CPSC persuaded Buckyballs and others to add warnings and issued a general warning themselves—but the injuries kept coming.  A recent analysis of the data from CPSC by Kids In Danger (KID) found that from January 2010 through April 18, 2012, CPSC documentation showed 62 incidents involving magnets and children.  Forty percent of those children required surgery while an additional 20% received some type of hospital or doctor’s office based care.  The BB-style magnets such as Buckyballs accounted for 61% of those incidents.  With the BB-style magnets, 45% of children required surgery compared to 34% of non-BB-style magnets.

Doctors associated with the North American Society for Pediatric Gastroenterology, Hepatology and Nutrition (NASPGHN) were among the first to raise the alarm based on what they were seeing in their patients.  In a recent joint press release with KID and Consumer Federation of America, they stated, “many of our member physicians have spent hours removing these high powered neodymium magnets from the stomach of innocent infants and children to reduce the risk of abdominal surgery.  In spite of warnings by companies, there is no effective way to keep these tiny, shiny “adult toys” out of the reach of children.  If they stay on the market, infants and children will continue to swallow these magnets, and intestinal damage requiring surgery will continue to occur.”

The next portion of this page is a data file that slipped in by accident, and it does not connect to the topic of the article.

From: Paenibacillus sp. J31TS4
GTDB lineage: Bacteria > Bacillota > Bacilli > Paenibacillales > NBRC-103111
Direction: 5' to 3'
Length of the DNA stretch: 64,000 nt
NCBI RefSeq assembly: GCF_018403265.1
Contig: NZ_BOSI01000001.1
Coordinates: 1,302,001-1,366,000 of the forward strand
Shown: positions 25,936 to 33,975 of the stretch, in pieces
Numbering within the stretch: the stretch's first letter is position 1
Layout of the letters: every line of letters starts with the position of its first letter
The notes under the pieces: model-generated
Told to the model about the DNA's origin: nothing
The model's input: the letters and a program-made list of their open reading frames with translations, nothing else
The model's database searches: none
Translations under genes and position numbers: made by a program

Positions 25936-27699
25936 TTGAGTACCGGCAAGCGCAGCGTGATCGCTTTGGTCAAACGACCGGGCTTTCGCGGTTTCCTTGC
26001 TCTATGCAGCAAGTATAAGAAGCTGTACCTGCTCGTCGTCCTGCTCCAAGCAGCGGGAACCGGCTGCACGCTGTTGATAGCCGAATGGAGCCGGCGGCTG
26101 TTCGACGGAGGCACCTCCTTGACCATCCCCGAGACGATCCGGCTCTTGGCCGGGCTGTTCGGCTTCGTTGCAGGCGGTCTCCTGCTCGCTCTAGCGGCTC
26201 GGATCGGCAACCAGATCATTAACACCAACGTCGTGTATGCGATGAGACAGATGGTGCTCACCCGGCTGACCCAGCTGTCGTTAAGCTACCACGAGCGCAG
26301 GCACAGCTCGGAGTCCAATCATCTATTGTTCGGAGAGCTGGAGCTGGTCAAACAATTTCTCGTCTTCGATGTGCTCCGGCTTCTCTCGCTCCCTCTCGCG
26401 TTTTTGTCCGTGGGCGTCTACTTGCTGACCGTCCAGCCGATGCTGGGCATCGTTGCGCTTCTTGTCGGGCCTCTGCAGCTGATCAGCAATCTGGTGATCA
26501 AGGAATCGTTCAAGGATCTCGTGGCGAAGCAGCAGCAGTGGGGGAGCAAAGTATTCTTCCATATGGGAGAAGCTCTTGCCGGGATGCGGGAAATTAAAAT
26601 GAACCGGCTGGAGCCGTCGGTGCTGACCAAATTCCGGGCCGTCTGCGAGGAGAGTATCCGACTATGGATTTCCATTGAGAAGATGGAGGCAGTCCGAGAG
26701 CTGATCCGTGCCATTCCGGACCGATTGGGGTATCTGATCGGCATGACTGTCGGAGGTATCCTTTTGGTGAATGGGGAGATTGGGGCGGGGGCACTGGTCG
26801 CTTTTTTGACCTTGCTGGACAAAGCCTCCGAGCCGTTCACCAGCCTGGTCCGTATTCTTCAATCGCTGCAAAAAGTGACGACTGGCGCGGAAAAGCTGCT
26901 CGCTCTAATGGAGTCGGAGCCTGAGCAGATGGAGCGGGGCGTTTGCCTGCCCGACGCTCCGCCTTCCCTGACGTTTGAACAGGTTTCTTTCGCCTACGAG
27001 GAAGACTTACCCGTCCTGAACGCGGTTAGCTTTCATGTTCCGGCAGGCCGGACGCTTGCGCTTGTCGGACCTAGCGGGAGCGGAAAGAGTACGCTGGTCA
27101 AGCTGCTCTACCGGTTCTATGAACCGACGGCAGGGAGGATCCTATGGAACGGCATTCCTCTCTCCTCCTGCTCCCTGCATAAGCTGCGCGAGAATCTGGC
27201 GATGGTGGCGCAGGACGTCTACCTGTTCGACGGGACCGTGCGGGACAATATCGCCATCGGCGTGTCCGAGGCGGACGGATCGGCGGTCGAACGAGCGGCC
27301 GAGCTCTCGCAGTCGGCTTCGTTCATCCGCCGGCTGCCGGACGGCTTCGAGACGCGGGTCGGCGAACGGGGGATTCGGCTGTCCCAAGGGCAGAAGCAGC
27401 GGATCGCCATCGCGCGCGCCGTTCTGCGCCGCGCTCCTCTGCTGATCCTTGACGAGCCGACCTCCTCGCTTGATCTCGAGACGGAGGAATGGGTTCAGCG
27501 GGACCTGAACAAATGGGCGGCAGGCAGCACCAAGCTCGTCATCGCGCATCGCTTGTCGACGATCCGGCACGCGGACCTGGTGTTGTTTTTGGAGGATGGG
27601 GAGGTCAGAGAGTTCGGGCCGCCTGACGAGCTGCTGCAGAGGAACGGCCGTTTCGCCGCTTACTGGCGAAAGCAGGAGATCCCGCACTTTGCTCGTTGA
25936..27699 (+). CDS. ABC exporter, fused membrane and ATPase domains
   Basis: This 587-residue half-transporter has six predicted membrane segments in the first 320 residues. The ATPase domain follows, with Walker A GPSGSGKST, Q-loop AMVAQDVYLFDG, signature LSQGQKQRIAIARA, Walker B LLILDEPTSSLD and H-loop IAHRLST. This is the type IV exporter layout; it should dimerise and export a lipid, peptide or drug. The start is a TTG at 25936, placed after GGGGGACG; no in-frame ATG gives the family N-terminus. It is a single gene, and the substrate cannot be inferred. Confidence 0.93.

In spite of this evidence, Maxfield and Oberton refused to take any further action leaving CPSC to take a step they haven’t taken in 11 years —suing to get a company to recall a product.

Consider this:

·    Age grading is just a guide, just a label on a box. Unlike cigarettes, for example, age grading does not require the retailer to check the age of the person buying the product and not sell to those under 14.

·    The Maxfield and Oberton warning is weak. It fails to alert parents and children to the seriousness of the injuries if multiple magnets are swallowed.